Then you scoop the Chow into the jars until the there is no more Chow left. Place lids and covers on the jars and close as tightly as you can. You should here a popping sound on the covers withinin a few more minutes indicating the jars are properly closed. Now you let sit in a dark, dry place for at least two days to get the most favorable Chow, this is when its best. Jarred Chow will stay fresh for at least a year. Last year, Mulch jarred 56 cans of Chow for us, this lasted us the entire year and it was all very good and fresh from week 1 to 52. And this is how it was done. Now I'm going to attempt to do this myself . I know it's not so intimidating as I first thought, I feel much more comfortable with the whole process now that we went through this step by step.

Mulch laughs at how easy preserving homemade preserves are these days. When she was a young girl, she can remember making preserves with her family and kiju, the Late Mary Helen Googoo. They had a big pot over an open fire, outdoors and cooked this way. Now a days we have electric stoves, so easy. We have dishwashers that can be used to sterilize the jars. Canning jellies, cucumber relish, Chow and other foods are an annual tradition for her and her sister Annie K. Thank you ladies for contributing to the On-line Mawiomi, Our Mi'kmaq gathering place to share stories, recipes and more.

About Mulch Paul:

Geraldine Paul, those who know her call her Mulch is a woman of many skills and known to be a go getter in our community. It was only a few years ago that Mulch was disabled and confined to a wheelchair. But this fact, did not deter her, she underwent surgery, regained her strength and recovered well. She healed with her will and determination. Today she is seen walking, working and traveling all over the place. She works hard all week and usually takes the weekend to relax with friends and family. Mulch is an active woman who is always working or volunteering all over the community. We all know obtaining a job on a reserve can be challenging but Mulch can get pretty creative in finding ways to earn a living. In the Summer, she wakes early in the morning and starts Barbecueing and making fresh subs,then sells them to all the hard workers, and clients all over the reserve. A lot of people depend on her and appreciate the service she provides to the community. In the winter months, she focuses more on her sewing trade and is often creating quilts that she sells, raffles and sometimes donates for charity. She spends much of her time, teaching young children at the school about Mi'kmaq crafts, games and our culture and traditional lifestyle. Last week, she was making baskets by the river during treaty day celebrations for all the students and on lookers to watch and learn. This weekend she is taking part in another annual tradition with her brothers and sisters. Every thanksgiving is a time where they go camping to the Cape Breton highlands and enjoy traditions such as cooking slowly roasted partridge and Barbecued eels,and who knows, maybe this year they will get that moose on the loose so their families can continue to enjoy the succulent taste of wild traditional foods in their lives.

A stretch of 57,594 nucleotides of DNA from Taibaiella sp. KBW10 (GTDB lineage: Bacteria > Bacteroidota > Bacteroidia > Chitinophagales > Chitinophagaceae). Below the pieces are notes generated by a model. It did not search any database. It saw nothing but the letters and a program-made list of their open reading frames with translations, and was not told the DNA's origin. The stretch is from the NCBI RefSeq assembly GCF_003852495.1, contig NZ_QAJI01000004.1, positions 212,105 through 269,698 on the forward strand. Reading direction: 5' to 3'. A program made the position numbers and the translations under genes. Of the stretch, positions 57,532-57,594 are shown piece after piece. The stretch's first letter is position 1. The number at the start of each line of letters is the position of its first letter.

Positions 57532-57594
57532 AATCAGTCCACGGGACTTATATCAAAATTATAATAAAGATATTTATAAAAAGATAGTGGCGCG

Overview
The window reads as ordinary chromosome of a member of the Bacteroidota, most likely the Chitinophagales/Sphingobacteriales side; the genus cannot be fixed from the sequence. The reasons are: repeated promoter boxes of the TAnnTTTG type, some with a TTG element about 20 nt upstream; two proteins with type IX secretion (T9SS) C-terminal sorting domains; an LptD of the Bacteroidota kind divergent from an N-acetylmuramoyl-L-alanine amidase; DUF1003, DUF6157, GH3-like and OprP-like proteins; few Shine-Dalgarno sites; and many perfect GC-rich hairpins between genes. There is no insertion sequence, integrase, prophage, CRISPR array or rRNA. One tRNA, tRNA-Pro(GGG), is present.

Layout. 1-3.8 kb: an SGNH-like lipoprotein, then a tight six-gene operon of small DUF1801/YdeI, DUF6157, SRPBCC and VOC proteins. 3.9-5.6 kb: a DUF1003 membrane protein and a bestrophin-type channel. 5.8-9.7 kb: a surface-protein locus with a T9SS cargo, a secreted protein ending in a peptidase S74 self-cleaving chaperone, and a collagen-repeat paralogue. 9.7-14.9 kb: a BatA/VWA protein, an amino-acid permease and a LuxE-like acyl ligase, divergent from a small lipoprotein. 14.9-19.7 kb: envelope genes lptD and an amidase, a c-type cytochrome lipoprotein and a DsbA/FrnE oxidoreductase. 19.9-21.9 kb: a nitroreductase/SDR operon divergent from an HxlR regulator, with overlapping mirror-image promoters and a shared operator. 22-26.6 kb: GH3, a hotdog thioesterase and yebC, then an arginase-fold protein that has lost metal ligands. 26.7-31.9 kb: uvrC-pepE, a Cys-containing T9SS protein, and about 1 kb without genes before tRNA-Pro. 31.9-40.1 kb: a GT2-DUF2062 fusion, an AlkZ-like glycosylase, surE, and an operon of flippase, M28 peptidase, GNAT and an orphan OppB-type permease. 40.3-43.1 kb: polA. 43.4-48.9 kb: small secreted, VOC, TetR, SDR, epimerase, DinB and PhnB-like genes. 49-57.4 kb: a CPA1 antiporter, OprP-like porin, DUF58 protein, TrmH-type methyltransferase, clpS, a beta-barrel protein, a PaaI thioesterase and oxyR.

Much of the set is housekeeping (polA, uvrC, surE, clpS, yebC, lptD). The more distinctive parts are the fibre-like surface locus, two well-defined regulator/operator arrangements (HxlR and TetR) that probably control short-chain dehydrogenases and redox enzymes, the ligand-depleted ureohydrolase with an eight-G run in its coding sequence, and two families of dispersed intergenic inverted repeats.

Lets Review the recipe:
Mary Johnson's Chow

16 cups green tomatoes
8 cups onions
1/4 cup course salt
4 cups of sugar, she used half brown sugar and half white sugar
2 tablespoons pickling spice in a bag. For marinating flavor into the chow.
1 teaspoon dry mustard
3 cups of white vinegar


Put sliced up tomotoes, onions and salt in a large pan and let stand over night. In the morning drain out the juice. Return the mixture to the pot, add sugar, dry mustard, vinegar and mix well. Add the bag of pickling spice and heat for about 40 minutes to an hour. Let cool for a bit. Bottle while still hot. Place in a dark, dry place.